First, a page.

Sunday, July 09, 2017

Day 265 and The Mosul Slog continues

Not much bandwidth in US media to cover Iraq War 3.0 adequately when there's a Russian behind every bush.

Which might not be such a bad thing.

Because those US outlets who are reporting on the topic tend to be reporting the battle is over and won.

But as Daniel Politi (SLATE) points out:

The Iraqi government celebrated Sunday as it declared that the country’s armed forces had defeated ISIS in the militants’ former stronghold of Mosul after a nine-month campaign. Although heavy fighting continued in certain parts of the city, Prime Minister Haider al-Abadi traveled to Mosul to congratulate Iraqi troops for the victory. 

And Australia's ABC offers:

Is the fighting over?

Not quite.
State television showed Prime Minister Abadi touring Mosul on foot alongside residents of Iraq's second-largest city.
But air strikes and exchanges of gunfire could still be heard in the narrow streets of Mosul's Old City, where the Islamic State has staged its last stand.
Prime Minister Abadi is yet to issue a formal declaration that the entire city has been retaken.

So day 265 and, in fact, The Mosul Slog continues.

The editorial board of THE DAILY STAR notes:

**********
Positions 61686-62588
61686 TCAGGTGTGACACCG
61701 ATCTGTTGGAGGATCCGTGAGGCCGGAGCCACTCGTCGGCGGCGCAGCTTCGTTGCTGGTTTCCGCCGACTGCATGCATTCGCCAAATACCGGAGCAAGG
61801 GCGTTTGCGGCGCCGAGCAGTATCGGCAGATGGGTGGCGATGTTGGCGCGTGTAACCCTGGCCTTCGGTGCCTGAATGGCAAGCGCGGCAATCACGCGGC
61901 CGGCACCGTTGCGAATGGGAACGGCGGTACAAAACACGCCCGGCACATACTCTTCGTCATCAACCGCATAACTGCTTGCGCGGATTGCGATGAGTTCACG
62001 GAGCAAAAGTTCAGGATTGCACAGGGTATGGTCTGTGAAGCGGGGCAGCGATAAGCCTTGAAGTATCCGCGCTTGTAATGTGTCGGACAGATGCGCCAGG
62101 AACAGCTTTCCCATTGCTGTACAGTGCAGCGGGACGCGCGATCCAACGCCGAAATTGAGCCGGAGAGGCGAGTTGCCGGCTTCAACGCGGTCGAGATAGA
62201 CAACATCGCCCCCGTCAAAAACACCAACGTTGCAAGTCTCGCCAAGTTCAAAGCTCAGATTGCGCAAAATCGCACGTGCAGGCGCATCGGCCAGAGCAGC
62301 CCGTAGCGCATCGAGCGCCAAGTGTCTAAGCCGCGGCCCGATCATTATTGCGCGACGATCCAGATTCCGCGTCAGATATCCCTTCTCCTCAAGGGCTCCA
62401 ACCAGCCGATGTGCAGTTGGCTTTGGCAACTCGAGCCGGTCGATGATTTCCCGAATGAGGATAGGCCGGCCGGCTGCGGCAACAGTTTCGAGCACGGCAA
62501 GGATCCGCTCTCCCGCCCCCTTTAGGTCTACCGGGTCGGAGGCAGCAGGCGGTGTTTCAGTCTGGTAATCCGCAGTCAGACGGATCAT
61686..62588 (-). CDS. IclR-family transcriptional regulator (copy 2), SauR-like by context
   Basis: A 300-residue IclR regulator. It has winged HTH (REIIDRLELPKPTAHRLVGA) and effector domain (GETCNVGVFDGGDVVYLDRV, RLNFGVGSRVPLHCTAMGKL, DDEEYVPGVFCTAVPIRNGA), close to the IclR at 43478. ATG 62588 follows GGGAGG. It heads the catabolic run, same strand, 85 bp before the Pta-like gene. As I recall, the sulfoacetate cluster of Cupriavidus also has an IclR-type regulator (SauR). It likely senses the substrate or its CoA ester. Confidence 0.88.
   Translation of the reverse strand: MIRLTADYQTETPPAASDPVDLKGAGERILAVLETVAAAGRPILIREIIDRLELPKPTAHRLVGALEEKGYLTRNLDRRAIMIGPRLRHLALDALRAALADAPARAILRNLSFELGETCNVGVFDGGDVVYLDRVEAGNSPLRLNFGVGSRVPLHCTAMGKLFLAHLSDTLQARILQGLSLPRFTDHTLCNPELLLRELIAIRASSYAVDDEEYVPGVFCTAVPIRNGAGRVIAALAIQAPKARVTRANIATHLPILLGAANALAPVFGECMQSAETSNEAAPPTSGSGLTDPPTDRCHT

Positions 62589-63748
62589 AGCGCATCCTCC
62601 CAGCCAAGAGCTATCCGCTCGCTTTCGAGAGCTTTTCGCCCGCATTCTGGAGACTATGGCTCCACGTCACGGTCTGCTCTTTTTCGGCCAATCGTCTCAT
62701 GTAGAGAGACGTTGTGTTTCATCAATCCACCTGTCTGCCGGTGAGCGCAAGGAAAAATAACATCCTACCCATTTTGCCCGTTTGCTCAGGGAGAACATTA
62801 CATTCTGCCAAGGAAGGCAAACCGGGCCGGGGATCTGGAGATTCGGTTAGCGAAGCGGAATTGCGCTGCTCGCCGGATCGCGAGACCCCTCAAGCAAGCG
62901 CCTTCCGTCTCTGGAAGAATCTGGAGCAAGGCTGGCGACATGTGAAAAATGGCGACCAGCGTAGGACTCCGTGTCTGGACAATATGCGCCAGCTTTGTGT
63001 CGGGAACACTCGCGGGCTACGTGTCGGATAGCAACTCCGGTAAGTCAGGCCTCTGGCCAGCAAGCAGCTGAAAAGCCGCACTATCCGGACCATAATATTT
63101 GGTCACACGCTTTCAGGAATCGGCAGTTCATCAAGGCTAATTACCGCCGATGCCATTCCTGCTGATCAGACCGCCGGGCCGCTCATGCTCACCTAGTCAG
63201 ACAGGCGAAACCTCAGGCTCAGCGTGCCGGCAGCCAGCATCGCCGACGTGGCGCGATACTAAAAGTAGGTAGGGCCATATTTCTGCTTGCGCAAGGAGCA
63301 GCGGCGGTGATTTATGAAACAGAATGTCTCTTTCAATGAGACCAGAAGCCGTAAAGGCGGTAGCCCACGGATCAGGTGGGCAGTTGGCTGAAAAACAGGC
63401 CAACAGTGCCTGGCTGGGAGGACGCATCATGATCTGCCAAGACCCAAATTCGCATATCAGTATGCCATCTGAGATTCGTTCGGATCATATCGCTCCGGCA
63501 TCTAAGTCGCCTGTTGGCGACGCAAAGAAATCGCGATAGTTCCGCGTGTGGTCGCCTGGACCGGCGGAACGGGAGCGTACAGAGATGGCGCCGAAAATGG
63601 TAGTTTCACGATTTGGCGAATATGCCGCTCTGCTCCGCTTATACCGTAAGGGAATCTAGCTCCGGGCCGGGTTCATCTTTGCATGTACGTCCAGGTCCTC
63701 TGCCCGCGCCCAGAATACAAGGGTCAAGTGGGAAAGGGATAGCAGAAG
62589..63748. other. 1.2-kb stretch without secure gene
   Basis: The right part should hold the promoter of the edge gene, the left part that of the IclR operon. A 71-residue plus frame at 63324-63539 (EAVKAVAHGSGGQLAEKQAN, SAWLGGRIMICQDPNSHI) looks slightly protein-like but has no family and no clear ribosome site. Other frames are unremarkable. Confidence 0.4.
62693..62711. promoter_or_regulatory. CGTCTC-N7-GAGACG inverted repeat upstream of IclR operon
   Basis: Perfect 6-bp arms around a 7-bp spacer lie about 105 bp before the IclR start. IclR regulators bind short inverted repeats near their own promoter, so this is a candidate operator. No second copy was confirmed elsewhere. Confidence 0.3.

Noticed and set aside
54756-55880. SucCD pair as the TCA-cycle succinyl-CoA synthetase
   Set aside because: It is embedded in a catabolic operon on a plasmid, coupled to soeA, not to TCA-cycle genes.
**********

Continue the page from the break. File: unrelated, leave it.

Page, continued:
Yet Abadi’s declaration is premature, and not only because [the Islamic State] still holds much territory in Iraq. 
Enormous challenges remain. Sectarian fault lines that allowed the extremist group to grow and then take control have not gone away, but instead become worse. Some 3 million people are displaced around Iraq, and many will not be eager to return home if places such as Mosul are not quickly rebuilt.
And the state must now deal with the militias it has relied upon, which will not be eager to disarm.

REUTERS' Stephen Kalin appeared on THE NEWSHOUR (PBS) to discuss the latest and observed:

Yes, there are a number of smaller cities to the south and west of Mosul, and we’re expecting that the military campaign will continue with the help of the U.S.-led coalition. The battle is not over against ISIS by any stretch in Iraq. And in addition to those cities, we expect that there will be an insurgency, that there will be asymmetrical terrorist type attacks in Mosul and other parts of Iraq. So, it — really stabilizing Iraq will continue to be an important mission for the security forces.  

Simon Tisdall (GUARDIAN) notes:

Iraq’s prime minister, Haider al-Abadi, was quick to claim credit for the city’s liberation, making a visit in person on Sunday. But Abadi and his predecessor, Nouri al-Maliki, also bear some responsibility for losing control in the first place.
Few people outside of Iraq and Syria predicted Isis’s rise or its victorious advance in 2014. With hindsight, it became clear the group fed on fierce resentment among Iraq’s Sunni Muslim minority at the failure of the Shia-led Baghdad government to provide equal treatment. Some in Mosul initially welcomed its arrival.

Isaiah's THE WORLD TODAY JUST NUTS "She's Got A Deal For You" went up last night and "Pointing Podesta" went up Friday night.

New content will be going up at THIRD (everything's done but the editorial).

Oh, Joyce e-mailed and asked that we note the videos with Marilyn McCoo posted tonight.

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